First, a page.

PSLE, communication gap?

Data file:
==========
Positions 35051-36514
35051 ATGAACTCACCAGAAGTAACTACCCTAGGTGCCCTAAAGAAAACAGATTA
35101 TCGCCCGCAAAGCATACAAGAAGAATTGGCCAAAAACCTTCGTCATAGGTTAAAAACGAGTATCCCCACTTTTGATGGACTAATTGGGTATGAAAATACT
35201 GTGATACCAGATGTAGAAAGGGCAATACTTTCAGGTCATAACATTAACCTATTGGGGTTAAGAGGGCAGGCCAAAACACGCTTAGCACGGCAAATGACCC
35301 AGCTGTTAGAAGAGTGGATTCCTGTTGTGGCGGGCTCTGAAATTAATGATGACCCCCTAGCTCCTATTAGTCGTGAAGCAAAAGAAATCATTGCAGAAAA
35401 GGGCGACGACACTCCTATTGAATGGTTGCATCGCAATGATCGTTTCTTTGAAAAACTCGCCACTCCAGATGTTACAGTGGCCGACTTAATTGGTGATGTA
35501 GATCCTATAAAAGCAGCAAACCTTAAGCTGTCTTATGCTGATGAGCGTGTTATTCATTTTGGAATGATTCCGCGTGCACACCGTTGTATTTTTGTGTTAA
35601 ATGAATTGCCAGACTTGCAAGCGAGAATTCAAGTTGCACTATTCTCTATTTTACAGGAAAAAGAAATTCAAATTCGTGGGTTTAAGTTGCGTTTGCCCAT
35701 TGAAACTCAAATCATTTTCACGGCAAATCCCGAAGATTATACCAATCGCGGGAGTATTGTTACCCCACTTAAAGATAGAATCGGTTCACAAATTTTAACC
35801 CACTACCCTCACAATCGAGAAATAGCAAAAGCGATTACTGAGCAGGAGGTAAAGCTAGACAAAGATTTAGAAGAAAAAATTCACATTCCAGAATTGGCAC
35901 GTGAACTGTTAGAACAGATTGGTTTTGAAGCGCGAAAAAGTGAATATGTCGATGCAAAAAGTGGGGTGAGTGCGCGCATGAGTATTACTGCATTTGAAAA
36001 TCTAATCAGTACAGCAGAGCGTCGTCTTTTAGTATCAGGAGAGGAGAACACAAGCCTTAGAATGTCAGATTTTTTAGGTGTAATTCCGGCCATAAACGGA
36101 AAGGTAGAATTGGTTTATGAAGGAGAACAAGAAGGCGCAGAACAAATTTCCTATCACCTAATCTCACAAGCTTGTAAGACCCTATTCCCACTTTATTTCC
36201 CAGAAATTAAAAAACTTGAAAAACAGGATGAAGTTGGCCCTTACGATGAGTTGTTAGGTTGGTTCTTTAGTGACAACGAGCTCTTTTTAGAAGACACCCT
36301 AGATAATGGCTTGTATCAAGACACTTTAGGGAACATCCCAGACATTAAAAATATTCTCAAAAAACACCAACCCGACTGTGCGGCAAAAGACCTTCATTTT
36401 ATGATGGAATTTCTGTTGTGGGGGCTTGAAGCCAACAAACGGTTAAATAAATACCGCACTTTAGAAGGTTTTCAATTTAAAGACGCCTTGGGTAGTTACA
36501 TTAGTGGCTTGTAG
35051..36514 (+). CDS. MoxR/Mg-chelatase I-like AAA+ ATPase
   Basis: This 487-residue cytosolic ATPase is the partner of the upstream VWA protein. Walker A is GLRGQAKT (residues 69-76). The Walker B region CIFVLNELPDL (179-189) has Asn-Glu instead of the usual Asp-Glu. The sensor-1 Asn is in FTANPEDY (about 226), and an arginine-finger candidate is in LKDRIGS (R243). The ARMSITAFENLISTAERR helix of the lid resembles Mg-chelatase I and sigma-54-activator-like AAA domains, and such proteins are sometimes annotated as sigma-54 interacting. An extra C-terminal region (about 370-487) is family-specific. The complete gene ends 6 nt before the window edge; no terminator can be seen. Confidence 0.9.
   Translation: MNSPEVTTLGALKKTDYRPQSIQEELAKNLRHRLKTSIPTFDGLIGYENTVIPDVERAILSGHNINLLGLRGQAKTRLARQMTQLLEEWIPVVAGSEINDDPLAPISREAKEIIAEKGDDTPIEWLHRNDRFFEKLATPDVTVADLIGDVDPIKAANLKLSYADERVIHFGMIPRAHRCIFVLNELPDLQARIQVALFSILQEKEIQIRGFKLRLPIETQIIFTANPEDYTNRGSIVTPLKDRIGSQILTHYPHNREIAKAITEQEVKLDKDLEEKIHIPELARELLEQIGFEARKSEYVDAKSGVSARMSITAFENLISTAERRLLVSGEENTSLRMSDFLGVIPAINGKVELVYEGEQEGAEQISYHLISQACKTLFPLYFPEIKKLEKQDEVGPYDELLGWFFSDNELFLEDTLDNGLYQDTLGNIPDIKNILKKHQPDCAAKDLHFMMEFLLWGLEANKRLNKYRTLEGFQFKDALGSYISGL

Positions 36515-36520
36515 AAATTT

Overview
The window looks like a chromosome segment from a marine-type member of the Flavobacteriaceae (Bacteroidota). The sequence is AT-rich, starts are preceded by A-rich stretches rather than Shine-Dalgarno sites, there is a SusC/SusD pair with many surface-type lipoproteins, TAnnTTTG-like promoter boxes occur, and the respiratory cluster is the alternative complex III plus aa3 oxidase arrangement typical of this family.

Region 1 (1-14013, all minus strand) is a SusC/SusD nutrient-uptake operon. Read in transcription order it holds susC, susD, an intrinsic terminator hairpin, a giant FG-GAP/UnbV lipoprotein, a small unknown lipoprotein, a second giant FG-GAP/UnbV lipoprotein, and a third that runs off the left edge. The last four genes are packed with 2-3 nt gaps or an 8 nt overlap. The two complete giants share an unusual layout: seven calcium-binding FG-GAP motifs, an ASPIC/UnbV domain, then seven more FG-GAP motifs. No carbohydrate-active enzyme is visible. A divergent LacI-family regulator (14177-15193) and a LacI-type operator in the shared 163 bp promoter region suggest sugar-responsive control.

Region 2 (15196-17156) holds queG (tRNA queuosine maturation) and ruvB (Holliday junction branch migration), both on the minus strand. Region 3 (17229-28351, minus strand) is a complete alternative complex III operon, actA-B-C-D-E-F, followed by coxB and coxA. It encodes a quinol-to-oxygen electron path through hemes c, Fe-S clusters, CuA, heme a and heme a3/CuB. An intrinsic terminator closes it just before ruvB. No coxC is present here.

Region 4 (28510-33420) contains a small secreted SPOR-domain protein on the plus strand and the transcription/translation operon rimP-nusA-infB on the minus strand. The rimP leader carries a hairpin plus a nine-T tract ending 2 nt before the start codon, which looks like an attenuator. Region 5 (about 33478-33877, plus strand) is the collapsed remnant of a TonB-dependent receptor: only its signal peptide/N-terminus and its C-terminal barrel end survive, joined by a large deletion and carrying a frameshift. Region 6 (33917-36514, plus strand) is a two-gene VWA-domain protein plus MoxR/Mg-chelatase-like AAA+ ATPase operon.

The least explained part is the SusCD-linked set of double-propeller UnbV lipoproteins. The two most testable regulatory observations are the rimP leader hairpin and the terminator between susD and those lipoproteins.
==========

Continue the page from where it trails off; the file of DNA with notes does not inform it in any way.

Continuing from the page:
Tan Yap Kwang, Executive Director of the Singapore Examinations and Assessment Board replied to the recent furore on the difficult PSLE Maths Paper. What he was saying was that there was no difference between this year and last year's paper. The questions were set from a blueprint by experienced teachers and examiners. I tend to agree with his comments. The only possibility, if there is an increase in difficulty, is for someone to try out something new. Given the constant change in policies recently, this cannot be ruled out. Otherwise, given the regularity of the examinations over the years, they are unlikely to err too far away. From a different angle, some parents may feel that their children are geniuses and are expected to get 100 marks. And some will see anything less than 100% correct as bad. What may be of concern is to set too high a level of difficulty that frightens or stresses out the young minds. But if this was explained to them in advance and they know what to expect, then it should not be an issue. The children and parents must expect some of the questions to be beyond them. Is there a communication gap?